$LMND - Balance between growth and profitability. Defensibility of AI claims.

<< ----------------- Lending ------------------- >>

I do utilize margin lending, that is, I borrow money and use stocks as the collateral for those loans.

I'm currently geared to 18.65% with a maximum allowable gearing of 48.13%

That means, if my loan goes beyond 50% of my portfolio, I'm in threat of being asked to pay down some of that loan. If you don't have the cash to do this, you'll have to sell stocks. At the time of a margin call, your stocks are probably more likely to be down...which is exactly when you may want to be buying.

I started investing in 2014 and took the risk to start investing with leverage out of the gate.

Why leverage? Primarily, I wanted to compound a bigger base. When starting, I was quite lucky to never have a margin call despite being geared around 50% easily.

Additionally, the interest payment is tax deductible so not even concerned with the actual interest rate.

I plan to not raise cash by selling stocks if possible, which is why I utilize margin lending.

I left my FT job in Nov 2019. When/if my "job" situation changes, will determine if I lever up or down.

I'm continue to hold stocks like $V as if they do grow, they help increase my maximum allowable gearing. Increases in my geared stocks mean I can be less concerned with reducing debt.

Obviously, this can go wrong, very quickly in volatile down markets.

What's equally important to the % levels, is my absolute dollar debt level which I am trying to keep within the realm of being able to pay down with cash over time (but a margin call today would force me to sell stocks which is not what I want to do, at all)

I also have no dependents, low cash burn/monthly expenses and other debt in my life.

<< ----------------- What Next? ------------------- >>

February will be an exciting month in terms of another earnings seasons.

We've already seen some great results come out from companies like $AAPL , $MSFT and $FB (and I haven't looked too deeply into $TSLA just yet).

The 2-3 that I'm going to be watching most closely are $FSLY and $LMND given what I've said above. $CRWD would be the next most interesting for me given my plans to continue to add to this position.

All the rest aren't that likely to materially affect my thoughts, that said, I will be reviewing them all to stay up to date...but I'm not going to really trade around them in the short term.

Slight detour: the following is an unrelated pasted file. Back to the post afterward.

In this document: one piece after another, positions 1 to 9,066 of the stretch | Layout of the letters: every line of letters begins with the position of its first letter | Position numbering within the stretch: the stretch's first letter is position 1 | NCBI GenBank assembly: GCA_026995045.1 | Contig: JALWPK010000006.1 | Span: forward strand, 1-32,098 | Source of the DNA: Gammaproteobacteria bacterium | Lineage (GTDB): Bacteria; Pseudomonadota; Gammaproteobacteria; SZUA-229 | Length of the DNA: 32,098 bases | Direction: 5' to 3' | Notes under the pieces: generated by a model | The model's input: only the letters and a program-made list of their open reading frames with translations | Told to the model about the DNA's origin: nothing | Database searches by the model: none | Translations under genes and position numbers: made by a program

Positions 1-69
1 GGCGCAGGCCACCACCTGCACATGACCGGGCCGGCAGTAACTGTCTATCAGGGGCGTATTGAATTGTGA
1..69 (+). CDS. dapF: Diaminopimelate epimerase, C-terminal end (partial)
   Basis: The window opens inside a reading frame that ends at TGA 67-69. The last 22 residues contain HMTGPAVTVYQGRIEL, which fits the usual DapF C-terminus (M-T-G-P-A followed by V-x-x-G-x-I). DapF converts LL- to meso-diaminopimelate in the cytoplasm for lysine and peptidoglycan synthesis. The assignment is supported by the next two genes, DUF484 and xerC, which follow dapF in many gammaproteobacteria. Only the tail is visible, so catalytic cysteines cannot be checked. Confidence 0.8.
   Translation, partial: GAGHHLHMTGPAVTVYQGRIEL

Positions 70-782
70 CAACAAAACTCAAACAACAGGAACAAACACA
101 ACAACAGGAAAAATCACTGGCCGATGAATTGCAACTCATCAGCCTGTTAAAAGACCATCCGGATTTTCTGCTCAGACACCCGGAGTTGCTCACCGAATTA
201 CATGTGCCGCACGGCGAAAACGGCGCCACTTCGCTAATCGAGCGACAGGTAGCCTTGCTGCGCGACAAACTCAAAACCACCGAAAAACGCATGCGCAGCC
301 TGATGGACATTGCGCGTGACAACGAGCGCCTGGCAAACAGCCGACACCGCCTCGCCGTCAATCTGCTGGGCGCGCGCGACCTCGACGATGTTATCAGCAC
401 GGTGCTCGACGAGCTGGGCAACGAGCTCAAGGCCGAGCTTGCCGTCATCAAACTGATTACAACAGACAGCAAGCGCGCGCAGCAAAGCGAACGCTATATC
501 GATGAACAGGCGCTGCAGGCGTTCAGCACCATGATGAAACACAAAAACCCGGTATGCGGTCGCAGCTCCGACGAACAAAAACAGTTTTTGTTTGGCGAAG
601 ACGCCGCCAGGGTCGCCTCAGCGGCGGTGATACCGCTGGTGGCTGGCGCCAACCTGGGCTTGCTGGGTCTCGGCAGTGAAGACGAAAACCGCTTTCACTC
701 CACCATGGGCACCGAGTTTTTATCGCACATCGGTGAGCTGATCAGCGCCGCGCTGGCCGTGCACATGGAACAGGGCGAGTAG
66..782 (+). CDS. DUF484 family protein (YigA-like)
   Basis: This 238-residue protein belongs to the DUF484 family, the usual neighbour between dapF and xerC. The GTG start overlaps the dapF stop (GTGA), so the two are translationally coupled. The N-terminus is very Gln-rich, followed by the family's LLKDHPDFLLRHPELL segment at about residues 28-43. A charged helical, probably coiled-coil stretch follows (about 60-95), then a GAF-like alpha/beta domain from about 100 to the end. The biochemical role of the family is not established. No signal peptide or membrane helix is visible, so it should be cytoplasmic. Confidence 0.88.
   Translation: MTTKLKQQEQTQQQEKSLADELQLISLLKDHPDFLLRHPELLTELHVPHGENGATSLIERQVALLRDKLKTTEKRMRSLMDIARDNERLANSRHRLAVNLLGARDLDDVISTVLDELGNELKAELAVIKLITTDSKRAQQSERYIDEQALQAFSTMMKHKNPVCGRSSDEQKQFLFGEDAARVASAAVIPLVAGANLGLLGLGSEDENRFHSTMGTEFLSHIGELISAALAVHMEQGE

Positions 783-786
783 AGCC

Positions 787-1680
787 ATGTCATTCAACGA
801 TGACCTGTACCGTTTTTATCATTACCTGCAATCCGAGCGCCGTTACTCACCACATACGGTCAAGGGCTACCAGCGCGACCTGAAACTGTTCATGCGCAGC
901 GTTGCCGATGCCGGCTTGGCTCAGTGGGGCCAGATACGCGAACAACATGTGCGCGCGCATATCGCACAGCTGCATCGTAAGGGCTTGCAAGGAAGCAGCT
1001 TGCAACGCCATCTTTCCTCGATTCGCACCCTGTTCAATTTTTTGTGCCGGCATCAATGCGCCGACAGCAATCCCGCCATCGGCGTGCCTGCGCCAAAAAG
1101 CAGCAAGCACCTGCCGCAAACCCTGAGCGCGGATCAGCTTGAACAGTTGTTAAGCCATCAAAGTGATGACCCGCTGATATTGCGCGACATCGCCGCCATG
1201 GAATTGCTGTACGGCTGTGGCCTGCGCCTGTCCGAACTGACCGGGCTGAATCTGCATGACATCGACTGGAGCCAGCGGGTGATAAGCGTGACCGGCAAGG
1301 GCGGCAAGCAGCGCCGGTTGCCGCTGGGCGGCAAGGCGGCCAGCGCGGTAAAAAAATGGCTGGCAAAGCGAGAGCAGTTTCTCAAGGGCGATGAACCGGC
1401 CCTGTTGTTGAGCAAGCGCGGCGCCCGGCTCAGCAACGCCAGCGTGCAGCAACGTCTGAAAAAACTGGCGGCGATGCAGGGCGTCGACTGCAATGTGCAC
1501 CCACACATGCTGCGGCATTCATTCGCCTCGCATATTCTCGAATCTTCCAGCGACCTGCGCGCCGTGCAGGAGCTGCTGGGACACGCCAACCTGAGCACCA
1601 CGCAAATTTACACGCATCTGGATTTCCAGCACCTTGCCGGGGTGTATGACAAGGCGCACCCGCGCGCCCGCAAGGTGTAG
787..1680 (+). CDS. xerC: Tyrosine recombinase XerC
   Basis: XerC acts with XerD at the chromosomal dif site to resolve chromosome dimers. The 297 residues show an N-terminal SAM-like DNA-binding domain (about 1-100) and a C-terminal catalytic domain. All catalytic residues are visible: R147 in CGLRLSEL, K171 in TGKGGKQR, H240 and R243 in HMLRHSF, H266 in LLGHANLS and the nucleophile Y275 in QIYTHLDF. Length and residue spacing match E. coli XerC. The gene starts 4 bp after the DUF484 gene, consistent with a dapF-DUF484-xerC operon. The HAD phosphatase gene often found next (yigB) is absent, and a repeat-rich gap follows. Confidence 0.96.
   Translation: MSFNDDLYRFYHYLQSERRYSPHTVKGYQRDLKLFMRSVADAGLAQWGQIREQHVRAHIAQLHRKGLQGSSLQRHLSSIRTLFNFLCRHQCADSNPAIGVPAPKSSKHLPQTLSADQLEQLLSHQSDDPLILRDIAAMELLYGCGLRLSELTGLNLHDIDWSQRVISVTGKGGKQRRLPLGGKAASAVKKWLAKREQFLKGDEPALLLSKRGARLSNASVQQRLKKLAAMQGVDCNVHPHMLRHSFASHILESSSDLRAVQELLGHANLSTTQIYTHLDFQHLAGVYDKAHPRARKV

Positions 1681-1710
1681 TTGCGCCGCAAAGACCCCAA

Q1/Q2 2021 Earnings will be much more interesting and meaningful than Q4 2020.

Why?

I'll be watching to see how the cloud expansion and accelerated growth of companies in my portfolio in 2020 are continued, maintained or reduced in 2021. Any maintenance or further increases of growth rates amongst Growth stocks will be very impressive and likely lead me to stay fully invested for the majority of this year.

If the growth companies fail to live up to their growth status, I'll likely maintain my current level of exposure to the market, rather than increasing it.

Stocks that I don't own but will be watching over the next couple of months include:
Other stock watch list:

Again, depending on how the next 2 quarters go will determine whether or not I add these companies to my portfolio, and how much I do. I'm willing to pay a higher price for this.

Depending on risk, income and my returns over the next couple of months, I may move towards a more ETF dominant strategy, in which case something like $XBI may see an addition to my portfolio, as I'd like to increase my exposure to health/biotech

<< ----------------- Thanks ------------------- >>

If you made it this far, thanks for reading. If you found this useful, please leave a comment below, I'd love to hear your thoughts.

I'm looking forward to doing this again at the end of February.

Best,

Stuart
Awesome write up, Stuart.

I exited out of my $LMND position Friday from my buy price of around $55 because it broke a very long term key support (see pic). This added on to my uncertainty about this next earnings. I did think about hedging with some puts but I thought I'd be more comfortable buying after earnings if all goes well. I'm still optimistic for their future and I'm hoping this earnings will help give some clarity on the direction of $LMND.